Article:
Why Is NASA Working With Rio de Janeiro on Climate Change?

Collaboration is key to preparation and mitigation.

Earths 2015 surface temperatures were the warmest since modern record keeping began in 1880, according to independent analyses by NASA and the National Oceanic and Atmospheric Administration (NOAA).

Facebook went live from Battery Park in lower Manhattan on Wednesday morning — with officials from Rio de Janeiro, New York City, and NASA — to talk about climate change, sea level rise, and Hurricane Sandy.

It might have seemed like an awkward threesome, but it was actually a perfect one: The event highlighted a partnership between NASA and the Brazilian capitol that aims to help that city and others around the world to become better prepared and more resilient in the face of climate change effects.

“When Sandy hit, our coastal defenses were really non-existent,” said Susanne DesRoches with the City of New York. But the hard lessons from that storm — 14 feet of storm surge, flooded subways, evacuated communities, and destroyed infrastructure — are helping not only New York but also other cities prepare for a new normal.

So what’s NASA got to do with an Earth-bound activity? Turns out NASA makes significant contributions to earth science, as well. Many of the space agency’s satellites in orbit around this planet look down, not up. And from those, a wealth of data is produced that is incredibly relevant to cities facing the effects of climate change, including high-resolution information on warming temperatures, rising seas, and changing landscapes.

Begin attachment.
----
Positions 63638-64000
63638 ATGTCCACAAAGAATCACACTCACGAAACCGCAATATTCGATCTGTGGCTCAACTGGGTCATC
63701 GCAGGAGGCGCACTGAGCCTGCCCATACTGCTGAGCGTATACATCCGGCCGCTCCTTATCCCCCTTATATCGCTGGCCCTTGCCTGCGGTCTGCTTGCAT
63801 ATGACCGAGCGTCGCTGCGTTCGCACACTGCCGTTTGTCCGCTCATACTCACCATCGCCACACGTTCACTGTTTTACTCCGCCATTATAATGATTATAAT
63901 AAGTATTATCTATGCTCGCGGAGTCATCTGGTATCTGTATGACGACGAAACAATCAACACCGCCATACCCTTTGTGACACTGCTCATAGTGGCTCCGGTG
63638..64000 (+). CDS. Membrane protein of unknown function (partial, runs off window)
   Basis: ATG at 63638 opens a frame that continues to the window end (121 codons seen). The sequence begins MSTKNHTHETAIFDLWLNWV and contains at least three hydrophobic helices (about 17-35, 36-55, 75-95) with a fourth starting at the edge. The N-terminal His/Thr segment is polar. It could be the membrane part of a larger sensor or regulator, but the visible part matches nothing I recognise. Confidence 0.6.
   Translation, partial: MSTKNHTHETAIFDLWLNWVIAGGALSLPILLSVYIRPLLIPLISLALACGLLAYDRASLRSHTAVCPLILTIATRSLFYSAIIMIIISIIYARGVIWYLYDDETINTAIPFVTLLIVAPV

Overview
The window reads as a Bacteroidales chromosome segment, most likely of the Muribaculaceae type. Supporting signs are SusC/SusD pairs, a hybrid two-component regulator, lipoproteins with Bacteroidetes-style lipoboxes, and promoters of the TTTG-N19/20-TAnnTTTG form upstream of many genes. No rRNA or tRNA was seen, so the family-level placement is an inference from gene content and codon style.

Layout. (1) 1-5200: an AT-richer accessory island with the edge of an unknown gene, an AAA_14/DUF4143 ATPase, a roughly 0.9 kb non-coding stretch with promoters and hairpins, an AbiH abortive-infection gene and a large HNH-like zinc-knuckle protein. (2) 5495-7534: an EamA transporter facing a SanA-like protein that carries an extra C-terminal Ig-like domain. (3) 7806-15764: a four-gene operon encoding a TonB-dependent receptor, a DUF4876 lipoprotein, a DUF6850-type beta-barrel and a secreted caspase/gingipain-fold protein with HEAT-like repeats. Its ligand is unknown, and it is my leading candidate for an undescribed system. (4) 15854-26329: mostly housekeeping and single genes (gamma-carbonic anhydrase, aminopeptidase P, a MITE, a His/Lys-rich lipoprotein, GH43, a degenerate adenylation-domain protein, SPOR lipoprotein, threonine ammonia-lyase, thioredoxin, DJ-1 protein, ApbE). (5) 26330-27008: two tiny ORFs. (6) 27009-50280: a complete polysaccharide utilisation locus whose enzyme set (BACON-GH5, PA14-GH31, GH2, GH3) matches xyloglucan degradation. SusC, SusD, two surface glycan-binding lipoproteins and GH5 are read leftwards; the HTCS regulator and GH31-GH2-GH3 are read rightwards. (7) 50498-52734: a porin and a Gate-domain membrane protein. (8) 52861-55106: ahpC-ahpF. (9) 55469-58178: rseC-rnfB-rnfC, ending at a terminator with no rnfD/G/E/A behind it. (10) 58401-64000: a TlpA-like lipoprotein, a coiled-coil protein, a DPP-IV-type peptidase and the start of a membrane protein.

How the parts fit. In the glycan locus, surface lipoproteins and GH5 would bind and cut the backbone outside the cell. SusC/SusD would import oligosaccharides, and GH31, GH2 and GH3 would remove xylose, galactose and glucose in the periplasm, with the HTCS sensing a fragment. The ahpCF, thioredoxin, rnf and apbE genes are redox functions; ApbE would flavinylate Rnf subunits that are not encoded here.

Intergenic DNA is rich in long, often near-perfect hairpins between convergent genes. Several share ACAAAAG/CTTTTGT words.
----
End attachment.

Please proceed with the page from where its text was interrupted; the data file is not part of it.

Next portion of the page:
The agency’s Earth Sciences Division wants to help local governments make the most of the data available by showing them what’s available and how it might be put to use. It’s forged relationships with major cities on each continent, which serve as hubs to spread teachings regionally. Officials from Rio de Janeiro are in New York this week so that the cities might learn from each other on how to deal with rising seas, worsening storms, and increasingly unpredictable weather.

Natural-color imagery collected by Landsat satellites show how Barra da Tijuca and the West Zone have changed since the 1980s. The upper image was acquired by the Thematic Mapper on Landsat 5 on September 19, 1984; the lower image was acquired by the Operational Land Imager on Landsat 8 on September 25, 2015. Forested areas are green; urbanized areas are gray. Turn on the image-comparison tool to see how the region has changed.
Rio de Janeiro, Brazil, in 1984 and 2015. Urban development can raise temperatures locally and make it harder for storm water to run off into the environment naturally.

It’s possible that this publicity could be part of NASA’s push to announce to America and the world the value of its Earth science missions. President-elect Donald Trump’s space policy advisor, Robert Walker, has laid out plans to “redirect NASA budgets towards deep space achievements rather than Earth-centric climate change spending.” At the very least, it’s consistent with the larger Trump vision of ignoring climate change and its impacts in hopes of reinvigorating the U.S. fossil fuel industry.